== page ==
Lady Winifred Peck (née Knox), born 1882, was a member of a remarkable family. Her father was Edmund Arbuthnott Knox, the fourth Bishop of Manchester, and her siblings were E. V. Knox, editor of Punch magazine, Ronald Knox, theologian and writer, Dilly Knox, cryptographer, Wilfred Lawrence Knox, clergyman, and Ethel Knox. Peck’s niece was the Booker Prize-winning author Penelope Fitzgerald who wrote a biography of her father, E. V. Knox, and her uncles, entitled The Knox Brothers. She read Modern History at Lady Margaret Hall, Oxford. Her first book was a biography of Louis IX in 1909. In 1911 she married James Peck, a British civil servant, who was awarded a knighthood in 1938. They had three children. Knox’s first book, written in 1909, was a biography of Louis IX. Ten years after writing her first book, Winifred Peck began a novel-writing career which saw the publication of twenty-five books over a period of forty years, including two detective mysteries [The Warrielaw Jewel (1933) and Arrest The Bishop? (1949)]. Lady Peck died on 20 November 1962. (Source: Goodreads with some minor alterations).
Further reading: Winifred Peck (1882-1962) by Carol Westron.
That the famous Anglo-Catholic theologian Ronald Knox had a sister, Winifred Peck, who wrote novels too is little known today. However, Peck’s first novel, a mystery story titled The Warrielaw Jewel, in my opinion is superior to any of the half dozen that her distinguished brother produced. Set in Scotland in the year 1909, The Warrielaw Jewel is a murder mystery, but also a rich novel of character. Essentially it’s dark tale of a decaying gentry family devastatingly impacted by murder. It’s a good corrective to the view that the Golden Age of detective fiction produced “merely” puzzles. The Warrielaw Jewel would not shame the best modern “crime novels” in my view. I really hope that eventually some small press sees fit to reprint this title. I think it would find an appreciative audience. (The Passing Tramp)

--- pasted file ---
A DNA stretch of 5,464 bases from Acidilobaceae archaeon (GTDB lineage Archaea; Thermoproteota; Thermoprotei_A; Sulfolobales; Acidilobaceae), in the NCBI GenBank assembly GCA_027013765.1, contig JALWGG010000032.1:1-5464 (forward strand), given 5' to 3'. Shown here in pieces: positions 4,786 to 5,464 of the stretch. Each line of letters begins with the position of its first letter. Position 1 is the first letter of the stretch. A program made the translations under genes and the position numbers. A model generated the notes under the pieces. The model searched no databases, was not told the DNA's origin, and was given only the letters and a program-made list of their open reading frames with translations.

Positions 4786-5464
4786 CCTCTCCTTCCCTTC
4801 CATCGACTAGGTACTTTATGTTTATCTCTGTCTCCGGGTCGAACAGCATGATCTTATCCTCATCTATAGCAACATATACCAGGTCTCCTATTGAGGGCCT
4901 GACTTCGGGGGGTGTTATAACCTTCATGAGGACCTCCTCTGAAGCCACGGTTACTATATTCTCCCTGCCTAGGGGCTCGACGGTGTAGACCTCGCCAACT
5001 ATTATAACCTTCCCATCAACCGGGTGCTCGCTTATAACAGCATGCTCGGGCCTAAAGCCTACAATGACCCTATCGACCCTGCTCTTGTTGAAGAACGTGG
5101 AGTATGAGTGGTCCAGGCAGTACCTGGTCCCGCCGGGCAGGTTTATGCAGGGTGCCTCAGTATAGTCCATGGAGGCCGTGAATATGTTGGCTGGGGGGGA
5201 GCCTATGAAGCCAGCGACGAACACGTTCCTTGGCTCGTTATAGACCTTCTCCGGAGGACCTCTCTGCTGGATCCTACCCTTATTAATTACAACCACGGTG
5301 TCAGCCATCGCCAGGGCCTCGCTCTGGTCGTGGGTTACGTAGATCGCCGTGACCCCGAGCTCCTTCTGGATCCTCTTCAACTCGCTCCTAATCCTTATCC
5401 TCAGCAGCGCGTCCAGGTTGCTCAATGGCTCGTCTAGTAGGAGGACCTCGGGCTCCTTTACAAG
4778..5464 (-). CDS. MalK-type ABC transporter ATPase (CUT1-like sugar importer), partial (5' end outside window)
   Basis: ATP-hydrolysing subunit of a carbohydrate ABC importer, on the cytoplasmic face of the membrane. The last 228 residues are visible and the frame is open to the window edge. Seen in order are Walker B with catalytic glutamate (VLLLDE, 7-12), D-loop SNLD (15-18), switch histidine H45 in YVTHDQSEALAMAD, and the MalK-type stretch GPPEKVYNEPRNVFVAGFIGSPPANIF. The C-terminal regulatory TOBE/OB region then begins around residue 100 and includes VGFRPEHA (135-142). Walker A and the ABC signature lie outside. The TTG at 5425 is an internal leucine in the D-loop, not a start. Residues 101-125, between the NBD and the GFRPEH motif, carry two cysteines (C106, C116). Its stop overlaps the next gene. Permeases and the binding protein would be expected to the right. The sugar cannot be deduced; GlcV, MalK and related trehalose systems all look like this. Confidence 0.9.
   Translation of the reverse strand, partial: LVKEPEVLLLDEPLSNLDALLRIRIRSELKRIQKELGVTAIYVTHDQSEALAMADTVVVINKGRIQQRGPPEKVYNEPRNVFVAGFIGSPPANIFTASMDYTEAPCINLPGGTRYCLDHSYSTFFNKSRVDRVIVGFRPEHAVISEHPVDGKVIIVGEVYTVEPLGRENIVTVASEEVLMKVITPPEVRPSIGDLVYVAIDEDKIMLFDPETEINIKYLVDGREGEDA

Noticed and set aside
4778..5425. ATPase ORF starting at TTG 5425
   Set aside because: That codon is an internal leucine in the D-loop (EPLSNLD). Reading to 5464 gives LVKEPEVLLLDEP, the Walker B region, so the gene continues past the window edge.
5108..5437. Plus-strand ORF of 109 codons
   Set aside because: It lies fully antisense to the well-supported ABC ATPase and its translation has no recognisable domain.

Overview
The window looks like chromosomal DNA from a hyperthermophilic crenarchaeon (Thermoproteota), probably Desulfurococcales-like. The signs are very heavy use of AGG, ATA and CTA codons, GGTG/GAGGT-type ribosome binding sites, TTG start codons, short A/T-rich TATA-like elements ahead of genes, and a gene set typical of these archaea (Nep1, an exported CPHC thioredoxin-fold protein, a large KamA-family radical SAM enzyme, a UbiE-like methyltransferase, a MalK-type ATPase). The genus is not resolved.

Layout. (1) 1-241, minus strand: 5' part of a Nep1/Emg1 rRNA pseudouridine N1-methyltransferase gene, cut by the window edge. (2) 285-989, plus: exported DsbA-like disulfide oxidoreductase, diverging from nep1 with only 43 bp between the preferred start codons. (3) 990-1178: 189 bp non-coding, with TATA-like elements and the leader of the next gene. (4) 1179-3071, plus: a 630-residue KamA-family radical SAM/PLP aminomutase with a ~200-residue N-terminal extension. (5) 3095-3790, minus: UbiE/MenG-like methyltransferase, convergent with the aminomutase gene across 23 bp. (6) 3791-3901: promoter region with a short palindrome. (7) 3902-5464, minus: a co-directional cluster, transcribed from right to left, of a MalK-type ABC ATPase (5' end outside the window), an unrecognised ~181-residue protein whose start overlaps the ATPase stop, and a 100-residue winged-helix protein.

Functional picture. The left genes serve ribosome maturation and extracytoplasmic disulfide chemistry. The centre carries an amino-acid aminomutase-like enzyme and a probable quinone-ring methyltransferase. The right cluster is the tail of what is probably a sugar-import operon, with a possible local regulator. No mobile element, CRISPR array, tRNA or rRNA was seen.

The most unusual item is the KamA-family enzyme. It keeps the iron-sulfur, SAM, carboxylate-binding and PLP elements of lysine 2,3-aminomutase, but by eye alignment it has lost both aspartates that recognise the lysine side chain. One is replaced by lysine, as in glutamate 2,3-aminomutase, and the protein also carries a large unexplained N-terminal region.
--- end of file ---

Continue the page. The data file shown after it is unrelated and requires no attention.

The Warrielaw Jewel deserves reprinting as well. Jewel is notable as an early example of a Golden Age mystery that, in its shifting of emphasis from pure puzzle to the study of character and setting, helped mark that gradual transition from detective story to crime novel which Julian Symons celebrated in his influential history of the mystery genre, Bloody Murder. (Continue reading at The Passing Tramp)
Note: Winifred Peck went on to produce mostly mainstream novels, though after World War Two she returned to genre, writing a supernatural tale, Unseen Array (1951), and one additional mystery, the provocatively titled Arrest the Bishop? (1949). Judging from The Warrielaw Jewel, both of these later novels would be worth seeking out.–The Passing Tramp.
‘Listen! I see I’d better take you into my confidence.’
‘I’d rather you didn’t,’ I said.
Betty Morrison, a lawyer’s wife, is flung into the society of an ancient Edinburgh family, the Warrielaws. There’s Neil the Rip, Cora the Siren, Rhoda the Business Woman, and Alison the little Beauty – not to mention the formidable, elderly Jessica and her meek sister Mary. The family all possess unusual gold-green eyes – and harbour a precious and historic jewel, a bauble under constant threat of theft. The alarmed Betty will become a crucial witness in a case that includes mysterious disappearances of gems and people, as well as wholesale murder.
The Warrielaw Jewel was originally published in 1933. This new edition features an introduction by crime fiction historian Martin Edwards. (Dean Street Press)
The Warrielaw Jewel has been reviewed, among others, at Mystery*File, Ontos, ‘Do You Write Under Your Own Name?’, Beneath the Stains of Time, Cross-Examining Crime, Classic Mysteries, and Northern Reader.